We caught the Golden Dawn next at the amphitheater. Nick had been telling me that they were a band from the late 60’s/early 70’s who didn’t get their dues so we should check them out. In my opinion, they were okay. Nothing extraordinary, but I didn’t mind sitting though a few songs until Temples came on on the main stage. Once again, Nick had been a fan of their records, but I found them kind of boring on tape. They sounded super polished and didn’t have any of that gritty shit I like when it comes to psych. Maybe that’s because I’ve always thought that when stuff has a gritty aspect, it sounds realer to me – like some soul might actually slide out of the speakers too. However, live, the band did put on one hell of a show that may or may not have been enhanced by the trippy visuals going on in the background. Yet, we didn’t stay for their whole performance. Dead Meadow was playing the amphitheater soon after and sludgy rock takes priority over the squeaky clean shit any day.

At night, the amphitheater was a sight to see. Not only does the stage look that much better on the water, but the festival plays it smart and utilizes the tree backdrop with a projector. There’s not a lot of videos that do it justice, so I’ll try to describe it: the trees act as a screen while mesmerizing visuals are blasted on to them and then layered over with either a grainy live feed of the band onstage or even more visuals that coalesce together. While the night time usually brought to the stage DJs who lacked any real imagination, the visuals were always entertaining. If you stared at them long enough, they might massacre some pesky brain cells, but it’s not like you’d miss them anyways. So, when you combine that aspect with a great band like Dead Meadow, the performance becomes all the more resplendent. Especially since Dead Meadow are fucking HEAVY.

From there, we moved on to the best set I saw all day and maybe the biggest surprise of the festival. I was a casual fan of Unknown Mortal Orchestra‘s first album. It was fun to throw on to smoke to or just chill in general. When their second album felt like more or less the same, I kind of skipped out on it and pretty much wrote them off. Yet, Logan was insistent that we see them so I pretty much went with the flow and followed the posse we had somehow inherited. Let me tell you something, kids: Logan wasn’t just blowing smoke – those dorky-looking chumps that were present in the very first press photo I got sent of these guys in 2011 (located HERE) were nowhere near that fucking main stage that day. This was something else – a new fucking animal! They went at it for an hour, shredding riffs that could cause mental illness, pounding drumbeats that could have started earthquakes, and pretty much making it impossible for you not to nod your head along. I mean fuck, they even covered a Jay Reatard song! Now, I know it’s an outdoor venue so there’s no roof on the place, but if there was, their set would have blown that bitch off and sent it into the fucking stratosphere! Where was this carnage on the record?! My only explanation for why that energy hasn’t translated over to the record is probably that they’re getting Joy Divisioned: their live sound is more aggressive but their record producer seems content on keeping it mellow. Hopefully they’ll change that.

photo 1-2

The series of events from this point on becomes distorted as weed and alcohol entered the picture. For probably the first time since I was 15, I had been a good boy all day, so I felt it was only right to reward my due diligence. I know I saw a couple of songs from the Horrors. Long story short: those limey goth Brits pull their shit off live and look real cool doing it. Well done, dudes. Then for some reason, we headed to Avey Tare’s Slasher Flicks, even though I can’t stand Animal Collective. I guess I went with the crowd but me, Nick, Leah, and Danielle (who made it to the festival some time after UMO) all went over to get decent spots for the main event: the Brian Jonestown Massacre.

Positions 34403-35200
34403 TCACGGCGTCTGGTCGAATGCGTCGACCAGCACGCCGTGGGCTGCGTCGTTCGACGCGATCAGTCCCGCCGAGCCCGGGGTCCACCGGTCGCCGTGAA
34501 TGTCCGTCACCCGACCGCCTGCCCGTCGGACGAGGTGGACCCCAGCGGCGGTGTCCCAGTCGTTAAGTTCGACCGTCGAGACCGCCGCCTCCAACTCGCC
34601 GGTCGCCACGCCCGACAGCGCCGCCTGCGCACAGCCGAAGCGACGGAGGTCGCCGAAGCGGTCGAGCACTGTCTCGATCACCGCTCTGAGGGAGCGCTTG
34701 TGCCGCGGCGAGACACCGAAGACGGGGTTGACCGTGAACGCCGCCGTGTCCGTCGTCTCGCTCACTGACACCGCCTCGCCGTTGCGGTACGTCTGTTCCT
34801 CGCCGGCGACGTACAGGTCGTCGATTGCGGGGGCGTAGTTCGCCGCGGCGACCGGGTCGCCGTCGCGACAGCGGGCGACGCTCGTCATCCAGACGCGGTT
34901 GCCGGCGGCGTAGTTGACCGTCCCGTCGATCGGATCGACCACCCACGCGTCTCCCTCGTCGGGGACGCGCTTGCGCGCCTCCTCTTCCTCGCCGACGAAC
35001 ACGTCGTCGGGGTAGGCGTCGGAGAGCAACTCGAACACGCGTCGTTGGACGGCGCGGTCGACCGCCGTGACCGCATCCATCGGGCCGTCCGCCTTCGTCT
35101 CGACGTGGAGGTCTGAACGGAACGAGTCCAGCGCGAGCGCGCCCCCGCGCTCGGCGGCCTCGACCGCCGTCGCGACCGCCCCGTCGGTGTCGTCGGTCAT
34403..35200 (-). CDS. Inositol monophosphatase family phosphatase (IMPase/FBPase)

photo 3-2At some point, I got separated from the group and ended up all the way towards the front of the stage. Crowd-wise, it was filled to the brim as the followers of the cult of Anton moved in to bask in their fearless leader’s exalted brilliance. Soon, the odor of weed was everywhere and it was impossible not to get a contact high just standing in the crowd. So I waited with leather patience for the band to come on at 12:10. That passed so I waited some more and tried to find my friends in the crowd. No luck trying to get out, so I stood put, getting high by the kindness of strangers around me. After a lengthy soundcheck, the band stepped out to play at around 12:45. The cheers followed and got louder when the band strummed the opening chords of “Whoever You Are.” They followed this appropriately by “Who, which got the crowd singing the hook right back to the band. After these two songs, Anton spoke to the crowd, complaining about how the band’s time will get cut short, but complimented Alex Maas, the lead singer of the Black Angels, for putting together one of the best parties he’s ever been to. Look, I could super fan it for the rest of this and tell you every single detail that I can recall, but I know you just want the highlights so you can move along. So the highlights were: the new songs being debuted “What You Isn’t,” and “Days, Weeks, Moths” along with the debut of “The Devil May Care (But Mom and Dad Don’t)” (as an added bonus, while Anton was introducing the song, he slagged off Animal Collective and Grizzly Bear by saying that they don’t have the imagination that he does….couldn’t have agreed more), and seeing Joel Gion break a tambourine from banging it too hard and then tossing the remaining pieces into the crowd, where they disappear amongst the zealous fans. Like I said, it was a short set, but even if I didn’t hear “Wisdom” (my favorite) or “Satellite,” I got “No Come Down” and “Anenome.” Oh, and I can cross seeing the band live in the flesh off my bucket list. Seeing as how they don’t come to Nashville anymore, that’s something in itself.

The Final Part Is Coming Soon. Stay Tuned…

One Response to “Heaven on Earth – Austin Psych Fest 2014 Recap Part 2”
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  1. […] 1 is here. Part 2 is here. And with this, I give you the concluding chapter of my Austin Psych Fest 2014 […]